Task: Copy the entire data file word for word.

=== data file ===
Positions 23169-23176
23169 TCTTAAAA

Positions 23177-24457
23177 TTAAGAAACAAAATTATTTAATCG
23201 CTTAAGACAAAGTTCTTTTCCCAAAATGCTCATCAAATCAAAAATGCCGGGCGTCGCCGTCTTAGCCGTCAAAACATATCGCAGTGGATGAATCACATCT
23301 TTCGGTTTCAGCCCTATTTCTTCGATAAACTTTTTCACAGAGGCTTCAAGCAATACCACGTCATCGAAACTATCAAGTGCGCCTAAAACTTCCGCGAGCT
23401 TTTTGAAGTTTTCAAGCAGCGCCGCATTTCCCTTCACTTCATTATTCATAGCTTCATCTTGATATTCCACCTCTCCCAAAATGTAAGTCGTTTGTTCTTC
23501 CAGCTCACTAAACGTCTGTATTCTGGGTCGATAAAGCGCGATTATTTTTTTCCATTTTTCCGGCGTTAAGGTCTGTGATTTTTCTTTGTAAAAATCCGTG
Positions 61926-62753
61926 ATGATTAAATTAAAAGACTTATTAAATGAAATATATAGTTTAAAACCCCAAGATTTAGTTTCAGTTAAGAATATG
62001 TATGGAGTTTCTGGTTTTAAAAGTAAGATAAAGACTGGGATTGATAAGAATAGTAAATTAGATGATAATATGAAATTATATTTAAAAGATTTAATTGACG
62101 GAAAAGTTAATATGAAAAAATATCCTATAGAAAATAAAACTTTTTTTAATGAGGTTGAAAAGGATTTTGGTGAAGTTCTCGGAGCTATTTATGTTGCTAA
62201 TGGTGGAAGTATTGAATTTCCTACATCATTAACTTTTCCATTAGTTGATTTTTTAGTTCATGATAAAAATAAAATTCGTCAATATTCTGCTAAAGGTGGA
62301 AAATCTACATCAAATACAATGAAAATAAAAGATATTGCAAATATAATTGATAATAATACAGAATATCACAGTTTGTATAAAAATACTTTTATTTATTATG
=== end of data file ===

Positions 23169-23176
23169 TCTTAAAA

Positions 23177-24457
23177 TTAAGAAACAAAATTATTTAATCG
23201 CTTAAGACAAAGTTCTTTTCCCAAAATGCTCATCAAATCAAAAATGCCGGGCGTCGCCGTCTTAGCCGTCAAAACATATCGCAGTGGATGAATCACATCT
23301 TTCGGTTTCAGCCCTATTTCTTCGATAAACTTTTTCACAGAGGCTTCAAGCAATACCACGTCATCGAAACTATCAAGTGCGCCTAAAACTTCCGCGAGCT
23401 TTTTGAAGTTTTCAAGCAGCGCCGCATTTCCCTTCACTTCATTATTCATAGCTTCATCTTGATATTCCACCTCTCCCAAAATGTAAGTCGTTTGTTCTTC
23501 CAGCTCACTAAACGTCTGTATTCTGGGTCGATAAAGCGCGATTATTTTTTTCCATTTTTCCGGCGTTAAGGTCTGTGATTTTTCTTTGTAAAAATCCGTG
Positions 61926-62753
61926 ATGATTAAATTAAAAGACTTATTAAATGAAATATATAGTTTAAAACCCCAAGATTTAGTTTCAGTTAAGAATATG
62001 TATGGAGTTTCTGGTTTTAAAAGTAAGATAAAGACTGGGATTGATAAGAATAGTAAATTAGATGATAATATGAAATTATATTTAAAAGATTTAATTGACG
62101 GAAAAGTTAATATGAAAAAATATCCTATAGAAAATAAAACTTTTTTTAATGAGGTTGAAAAGGATTTTGGTGAAGTTCTCGGAGCTATTTATGTTGCTAA
62201 TGGTGGAAGTATTGAATTTCCTACATCATTAACTTTTCCATTAGTTGATTTTTTAGTTCATGATAAAAATAAAATTCGTCAATATTCTGCTAAAGGTGGA
62301 AAATCTACATCAAATACAATGAAAATAAAAGATATTGCAAATATAATTGATAATAATACAGAATATCACAGTTTGTATAAAAATACTTTTATTTATTATG